What is Accountability and How Do We Develop This Relationship?

In Accountability, Articles, Discipleship & Mentoring, Men’s Ministry, Spiritual Growth by Kirk Giles

Accountability relationships can be very important. But the reality is most men don’t have close enough friendships with other men to trust them with the deep places of their life. So how do you develop meaningful, lasting accountability relationships amongst men in your men’s ministry?

It Starts With Friendship

Let’s start by defining what we mean by an accountability relationship. Steve Sonderman from No Regrets Ministries defines it this way: “Giving others the freedom to help you order your private and public lives.”

Notice some key elements here – first, it is given. Truly successful accountability relationships are when a man gives something to others – not when others try to take something from a man. In order to do this, we need a certain level of relationship to occur. What has happened too many times in the past is for a well-meaning church leader to start men’s accountability groups. Brett Clemmer from Man in the Mirror says this: “You can’t start an accountability group – you can only become one. Accountability without relationship is legalism.”

Accountability without relationship is legalism.

Accountability often does not work because someone is seeking to take from a man rather than waiting for friendship to develop so the man is ready to give this freedom to other men. Here’s what I mean – if I organize an accountability group before men are ready for it, then I can have a list of questions men have to respond to each week. The agenda is mine – I’m determining where they need accountability. I’m taking the liberty to help them order their private and public life – but they haven’t given that freedom to me.

True accountability is when a man gives the freedom to others. This means the man either willingly gives permission for other men to ask about any area of life, or he pursues help in specific areas of his life where he would like accountability. You can see how the foundation of deep friendship is necessary for a man to open himself up in this way.

The Freedom To Help – Or Note

Let’s go back to our definition of accountability. Accountability is not only about a man giving something to others; it is the specific action of giving others the freedom to help you. They have freedom to help, but they are not demanded to help you.

The reality is the circumstances of our lives are constantly changing. I may be in a place to help you today, but tomorrow my world may fall apart. You may come to me for accountability about an issue I can help you with, but you may also bring an issue where I really don’t feel I can help you. Where there is freedom, it gives permission for me to step in and it gives permission for me to step out for a season.

Your men’s ministry may never organize successful accountability relationships. What you can foster is the environment where men are building friendships and connections with other men. As this begins to happen, you may have men who are connecting more strongly with certain other men. As a leader, you can begin to encourage these men to move to deeper levels of friendship and support for each other by challenging them to build accountability into their friendship.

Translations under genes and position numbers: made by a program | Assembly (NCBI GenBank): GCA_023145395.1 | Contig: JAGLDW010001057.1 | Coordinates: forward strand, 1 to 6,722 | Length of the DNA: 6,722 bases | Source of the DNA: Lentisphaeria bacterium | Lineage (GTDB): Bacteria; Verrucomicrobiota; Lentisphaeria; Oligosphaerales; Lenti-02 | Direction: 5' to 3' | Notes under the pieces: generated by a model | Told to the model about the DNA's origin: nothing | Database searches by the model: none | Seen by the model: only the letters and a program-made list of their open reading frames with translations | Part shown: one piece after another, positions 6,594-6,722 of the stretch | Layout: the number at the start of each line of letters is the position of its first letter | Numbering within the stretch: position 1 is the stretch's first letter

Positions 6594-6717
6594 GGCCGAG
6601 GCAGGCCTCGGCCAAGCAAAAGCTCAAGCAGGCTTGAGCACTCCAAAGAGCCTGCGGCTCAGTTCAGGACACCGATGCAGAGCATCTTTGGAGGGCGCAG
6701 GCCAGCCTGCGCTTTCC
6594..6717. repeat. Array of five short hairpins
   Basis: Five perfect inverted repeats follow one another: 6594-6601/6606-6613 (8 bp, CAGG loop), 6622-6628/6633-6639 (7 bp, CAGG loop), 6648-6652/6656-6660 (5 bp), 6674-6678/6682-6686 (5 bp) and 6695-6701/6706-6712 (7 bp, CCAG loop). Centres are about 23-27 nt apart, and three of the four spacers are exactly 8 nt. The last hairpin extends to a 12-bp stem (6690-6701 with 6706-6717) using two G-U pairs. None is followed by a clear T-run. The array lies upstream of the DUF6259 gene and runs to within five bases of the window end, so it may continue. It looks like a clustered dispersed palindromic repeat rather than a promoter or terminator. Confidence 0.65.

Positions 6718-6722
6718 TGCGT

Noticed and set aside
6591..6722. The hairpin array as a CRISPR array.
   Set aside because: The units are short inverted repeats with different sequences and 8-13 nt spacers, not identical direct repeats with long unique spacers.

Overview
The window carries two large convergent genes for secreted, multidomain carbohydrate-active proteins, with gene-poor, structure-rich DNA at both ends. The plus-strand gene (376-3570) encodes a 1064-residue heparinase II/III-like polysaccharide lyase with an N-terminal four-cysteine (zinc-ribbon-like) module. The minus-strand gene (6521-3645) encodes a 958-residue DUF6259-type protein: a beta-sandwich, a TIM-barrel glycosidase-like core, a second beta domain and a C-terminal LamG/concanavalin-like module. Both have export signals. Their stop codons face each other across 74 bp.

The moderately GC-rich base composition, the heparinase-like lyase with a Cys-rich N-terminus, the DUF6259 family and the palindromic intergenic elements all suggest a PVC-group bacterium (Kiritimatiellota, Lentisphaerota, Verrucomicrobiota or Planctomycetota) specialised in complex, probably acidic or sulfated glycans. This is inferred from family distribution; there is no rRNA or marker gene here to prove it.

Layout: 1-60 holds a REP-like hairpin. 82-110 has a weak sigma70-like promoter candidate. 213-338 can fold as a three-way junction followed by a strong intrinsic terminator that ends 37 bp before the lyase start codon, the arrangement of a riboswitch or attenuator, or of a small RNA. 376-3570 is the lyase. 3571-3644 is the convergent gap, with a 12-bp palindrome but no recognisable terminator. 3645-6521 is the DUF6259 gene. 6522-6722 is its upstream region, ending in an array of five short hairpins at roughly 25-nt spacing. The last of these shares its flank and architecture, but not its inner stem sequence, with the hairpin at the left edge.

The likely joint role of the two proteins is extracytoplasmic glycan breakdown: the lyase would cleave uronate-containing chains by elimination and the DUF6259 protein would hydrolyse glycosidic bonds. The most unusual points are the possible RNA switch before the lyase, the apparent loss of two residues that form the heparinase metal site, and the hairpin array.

Two Simple Tools To Building Accountability

There are two simple tools you can give to men who want some accountability in their friendships.

First, ask if they are willing to give permission for men to ask about any area of life. If they are – then give a series of Accountability Questions to them. You can find many of these types of questions online with a simple Google search. Tell them these questions can be used at any time within their group.

For men who want to give permission for only certain areas of their life, you can help them create a spreadsheet with certain goals on it. For example – if I know I should read the Bible more often I may ask you to hold me accountable for that. Put that as an issue on the spreadsheet. Next, I should set a goal for myself – maybe my goal is to spend 10 minutes a day reading the Bible. I put that goal on the sheet and then ask the other men to hold me accountable for that goal. I may even ask the other men to help me clarify what the right goal should be.

The final thing I want to say about accountability relationships is simply this: Make sure men are being held accountable to God’s standards as revealed in the Bible and not their own opinions. Accountability groups too often become a place of man’s opinions rather than God’s will. In every situation, the men should ask themselves the question – “what does God say about this?” and hold each other to that standard.

About
Kirk Giles
Kirk Giles is the co-lead pastor of Forward Church in Cambridge, ON. He was formerly the President of Promise Keepers Canada | Impactus. However, his most important roles as a man are husband to Shannon and father to Carter, Joshua, Sydney and Samuel. He is also the author of The Seasons of Fatherhood.
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Kirk Giles
Kirk Giles is the co-lead pastor of Forward Church in Cambridge, ON. He was formerly the President of Promise Keepers Canada | Impactus. However, his most important roles as a man are husband to Shannon and father to Carter, Joshua, Sydney and Samuel. He is also the author of The Seasons of Fatherhood.